Outside exhibits include a collection of farm implements from the early 1900s; 1910 and 1923 fire trucks; horse drawn ice wagon; mosaics depicting events from the history of Porterville; 1895 Fire Bell.
In the Exhibit Room - Each year from Thanksgiving to New Years it is filled with a Toy and Model Train exhibit with a dozen or more toy trains of all sizes and all running at once.
47050 Generals Highway
Three Rivers, CA 93271
Phone: (559) 565-3341
Fax: (559) 565-3730
This landscape testifies to nature's size, beauty, and diversity–huge mountains, rugged foothills, deep canyons, vast caverns, and the world's largest trees!
Sequoia and Kings Canyon National Parks lie side by side in the southern Sierra Nevada, east of the San Joaquin Valley. Visitor activities vary by season and elevation (1,370' to 14,494').
1839 South Newcomb Street
Porterville, CA 93257
Phone: (559) 784-1500
Fax: (559) 781-4744
The Forest Service, U.S. Department of Agriculture, administers the Sequoia National Forest which consists of three ranger districts. The Giant Sequoia National Monument has two separate sections; the northern portion on the Hume Lake Ranger District nearby Dunlap, California, and the southern portion on the Western Divide Ranger District just east of Springville, California. The Kern River Ranger District lies at the southern end of the forest near Lake Isabella.
The Sequoia National Forest is one of nineteen National Forests in California. It takes its name from the giant sequoia, the world's largest tree, which grows in more than 30 groves on the forest's lower slopes. The Sequoia's landscape is as spectacular as its trees. Soaring granite monoliths, glacier-torn canyons, roaring whitewater, and more await your discovery at the Sierra Nevada's southern end. Elevations range from 1,000 feet in the foothill region to peaks over 12,000 feet in the rugged high country, providing visitors with some of the most spectacular views of mountainous landscape in the entire west.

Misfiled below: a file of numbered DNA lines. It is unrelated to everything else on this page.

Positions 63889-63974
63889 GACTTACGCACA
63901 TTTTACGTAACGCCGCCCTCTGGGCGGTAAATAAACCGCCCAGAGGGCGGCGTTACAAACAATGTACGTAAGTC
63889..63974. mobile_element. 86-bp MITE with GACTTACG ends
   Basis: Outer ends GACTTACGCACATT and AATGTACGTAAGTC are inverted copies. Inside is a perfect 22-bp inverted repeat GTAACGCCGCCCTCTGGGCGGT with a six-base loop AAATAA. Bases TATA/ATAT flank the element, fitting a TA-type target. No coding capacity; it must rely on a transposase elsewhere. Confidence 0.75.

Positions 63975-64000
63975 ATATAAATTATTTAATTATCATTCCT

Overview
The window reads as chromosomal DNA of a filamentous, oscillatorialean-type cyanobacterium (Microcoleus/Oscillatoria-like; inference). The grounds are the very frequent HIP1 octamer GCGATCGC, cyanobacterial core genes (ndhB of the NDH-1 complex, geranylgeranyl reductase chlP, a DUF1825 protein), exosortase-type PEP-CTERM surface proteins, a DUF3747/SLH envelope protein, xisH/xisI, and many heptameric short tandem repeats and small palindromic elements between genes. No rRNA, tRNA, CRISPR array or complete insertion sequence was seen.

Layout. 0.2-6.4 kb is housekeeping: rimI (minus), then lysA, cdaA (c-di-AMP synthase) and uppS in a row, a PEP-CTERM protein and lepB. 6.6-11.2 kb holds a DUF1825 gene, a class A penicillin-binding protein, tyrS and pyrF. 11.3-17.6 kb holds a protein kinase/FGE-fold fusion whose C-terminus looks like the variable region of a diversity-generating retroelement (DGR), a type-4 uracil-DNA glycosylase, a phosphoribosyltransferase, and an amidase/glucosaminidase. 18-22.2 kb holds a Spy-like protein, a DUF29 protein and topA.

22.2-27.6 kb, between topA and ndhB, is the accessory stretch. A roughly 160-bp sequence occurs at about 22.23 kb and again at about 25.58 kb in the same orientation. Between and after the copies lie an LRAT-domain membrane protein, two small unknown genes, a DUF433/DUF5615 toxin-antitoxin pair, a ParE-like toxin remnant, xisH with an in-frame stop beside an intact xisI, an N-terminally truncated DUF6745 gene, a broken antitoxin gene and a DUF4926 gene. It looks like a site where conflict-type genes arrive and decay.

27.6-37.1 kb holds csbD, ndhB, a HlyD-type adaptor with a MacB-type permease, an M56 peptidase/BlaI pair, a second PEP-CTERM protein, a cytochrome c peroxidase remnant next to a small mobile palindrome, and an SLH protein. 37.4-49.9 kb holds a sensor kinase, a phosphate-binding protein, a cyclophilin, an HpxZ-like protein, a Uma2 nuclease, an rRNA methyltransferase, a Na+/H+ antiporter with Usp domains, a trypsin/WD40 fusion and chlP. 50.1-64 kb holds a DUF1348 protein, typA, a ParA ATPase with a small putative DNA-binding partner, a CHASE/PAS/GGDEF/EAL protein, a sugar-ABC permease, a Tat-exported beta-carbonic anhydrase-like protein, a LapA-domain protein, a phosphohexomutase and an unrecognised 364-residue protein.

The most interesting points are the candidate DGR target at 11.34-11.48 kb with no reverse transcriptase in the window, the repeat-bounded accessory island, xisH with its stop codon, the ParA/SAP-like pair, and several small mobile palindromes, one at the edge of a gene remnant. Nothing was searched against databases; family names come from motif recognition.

P.O. Box 295
Visalia, CA 93279
Phone: (559) 359-4197
Promoting interest in the history of Tulare County and preserving the heritage of our area for future generations. Since 1948, the Tulare County Historical Society has placed 27 markers to commemorate historical sites, individuals and groups, some as joint projects.
Straddling California's eastern San Joaquin Valley and the western ranges of the Sierra Nevada Mountains, the Tulare County Library serves all the citizens of Tulare County. The Library is operated by Tulare County and has branch libraries in fifteen communities. The Tulare County Library is a member of the San Joaquin Valley Library System, a cooperative network of ten public library jurisdictions in seven counties of California's central valley. The Tulare County Library is also a member of the Heartland Regional Library Network of the Library of California.
444 West Tulare Avenue
Tulare, CA 93274
Phone: (559) 686-2074
Email: firstname.lastname@example.org (Lynda Thullen)
email@example.com (Linda Ruminer)
Preserving and showcasing the history of the City of Tulare. The museum is associated with the Tulare City Historical Society.
In 1980, a group of Tulare residents with a passion for local history formed the Tulare City Historical Society. Their mission was to build a museum that would tell the story of Tulare from its beginning to modern times. The Tulare Historical Museum opened in 1985 on the site of Tulare’s first real public school house. The beautifully crafted exhibits showcase Tulare’s past, beginning with the Yokuts Indians, the area’s first inhabitants.
In other exhibits, you will encounter Tulare’s pioneer families and see fully furnished rooms from their homes and businesses. You’ll meet Tulare’s heroes, including Olympic champions